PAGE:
• Using synonyms instead of repetition
  • Using anagrams instead of repetition - Jacques Jouet's Anagrammatic sestina (translated from French by Rachel Galvin) has end-words staple, spared, recaps, carets, ternes, and tinsel. "staple" for example reappears as petals, plates, as pelt, pastel, palest and pleats.
  • Repeating words at the start of lines rather than the end.
  • Using long lines to dilute the boredom induced by repetition.
  • Adjusting the strict end-word repetition pattern of 123456, 615243, 364125, 532614, 451362, 246531, (25)(43)(61).

The envoi, which is often epigramatic, is also known as the tornada. Sometimes in the envoi a significantly different word is substituted. There may be no envoi, or a one-line envoi. It's often suggested that poets should write the envoi first.

Modern Examples

Robert Hass in "A Little Book on Form" wrote that "For a form to which books on form give so much attention, there are remarkably few memorable poems in the English and American canon" (p.193). Many poets have tried, often only once.

Rather than assemble some classics, I've looked through books and magazines for examples, paying particular attention to relaxations of the rules. In general the deviations are minor, and the poems sag in the middle - sestinas often seem to me a stanza too long. The poems by Dom Bury, Marianne Morris, Meryl Pugh, and A.E. Stallings merit particular attention.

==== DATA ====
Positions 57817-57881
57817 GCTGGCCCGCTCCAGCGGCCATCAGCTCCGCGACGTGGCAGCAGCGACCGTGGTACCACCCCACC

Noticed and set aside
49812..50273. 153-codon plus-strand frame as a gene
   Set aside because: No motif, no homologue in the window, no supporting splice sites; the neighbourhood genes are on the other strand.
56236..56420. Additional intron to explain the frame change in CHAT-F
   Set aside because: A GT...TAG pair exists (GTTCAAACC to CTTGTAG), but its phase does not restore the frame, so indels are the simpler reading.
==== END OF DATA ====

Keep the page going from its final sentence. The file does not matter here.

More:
• Patience Agbabi’s "Skins" ends with
    It’s past midnight. I’ll call a cab if you want me to.
    But your eyes know how to fit
    a condom like a second skin. Come on…
    (end-words - on, past, fit, eyes, to, skin using variations such as "hard-on", "passed", "Photofit", "ice", "tattoo", "ice")
  • Raymond Antrobus' "The Perseverance" ends slightly irregularly with
    I still hear popping in for a minute, see him disappear.
    We lose our fathers before we know it.
    I am still outside THE PERSEVERANCE, listening for the laughter
    (end-words - PERSEVERANCE, minute, before, father, disappear, laughter)
  • John Ashbery's "The Painter" ends with
    They tossed him, the portrait, from the tallest of the buildings;
    And the sea devoured the canvas and the brush
    As though his subject had decided to remain a prayer.
    (end-words - portrait, buildings, canvas, brush, subject, prayer)
  • Elizabeth Bishop's "Sestina" ends with
    Time to plant tears, says the almanac.
    The grandmother sings to the marvelous stove
    and the child draws another inscrutable house.
    (end-words - tears, almanac, grandmother, stove, child, house)
  • Dom Bury's The Opened Field won the 2018 National Poetry Competition, described by the judges as a "neutron star of a poem compressed inside the restraining machinery of a sestina ... The form is a perfect container for the interlinked themes". It ends with
    that what the land gives it must then learn
    to turn back into soil. One child, a name its task
    to steal. Five boys turn from an empty field.
    (end-words - task, turn, give, names, learn, field.)
  • Michael Donaghy's "Signifyin' Monkey" ends with
    It's easy. Look, he'd been her only trainer.
    Guard or no guard, he'd signed 'I'm lunch.'
    The blood! Of course they had to shoot the monkey.
    (end-words - lunch, guard, easy, train, sign, monkey)
  • Jonathan Edwards' "In John F. Kennedy International Airport" ends with
    'Our apologies again that Wales no longer exists.
    What an honour and surprise to serve you. Please, call me Lucille.
    Now I hope it's a pleasant flight, Mr First Minister, sir'
    (end-words - Lucille, surprised, sir, it, Wales, exists)